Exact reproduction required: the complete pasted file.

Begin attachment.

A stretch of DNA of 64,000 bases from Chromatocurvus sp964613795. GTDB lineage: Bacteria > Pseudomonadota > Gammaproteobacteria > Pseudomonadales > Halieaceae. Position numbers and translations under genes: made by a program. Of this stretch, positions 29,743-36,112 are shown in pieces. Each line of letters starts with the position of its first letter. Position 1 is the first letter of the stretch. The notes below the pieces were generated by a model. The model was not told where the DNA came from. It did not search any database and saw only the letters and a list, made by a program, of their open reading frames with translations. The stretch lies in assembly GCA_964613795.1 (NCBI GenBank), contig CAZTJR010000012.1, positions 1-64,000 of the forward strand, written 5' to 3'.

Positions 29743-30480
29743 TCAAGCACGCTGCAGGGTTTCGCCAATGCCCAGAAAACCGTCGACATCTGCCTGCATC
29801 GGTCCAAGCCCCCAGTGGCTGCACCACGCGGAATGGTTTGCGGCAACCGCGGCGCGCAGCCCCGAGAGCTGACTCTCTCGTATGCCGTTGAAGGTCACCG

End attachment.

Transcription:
A stretch of DNA of 64,000 bases from Chromatocurvus sp964613795. GTDB lineage: Bacteria > Pseudomonadota > Gammaproteobacteria > Pseudomonadales > Halieaceae. Position numbers and translations under genes: made by a program. Of this stretch, positions 29,743-36,112 are shown in pieces. Each line of letters starts with the position of its first letter. Position 1 is the first letter of the stretch. The notes below the pieces were generated by a model. The model was not told where the DNA came from. It did not search any database and saw only the letters and a list, made by a program, of their open reading frames with translations. The stretch lies in assembly GCA_964613795.1 (NCBI GenBank), contig CAZTJR010000012.1, positions 1-64,000 of the forward strand, written 5' to 3'.

Positions 29743-30480
29743 TCAAGCACGCTGCAGGGTTTCGCCAATGCCCAGAAAACCGTCGACATCTGCCTGCATC
29801 GGTCCAAGCCCCCAGTGGCTGCACCACGCGGAATGGTTTGCGGCAACCGCGGCGCGCAGCCCCGAGAGCTGACTCTCTCGTATGCCGTTGAAGGTCACCG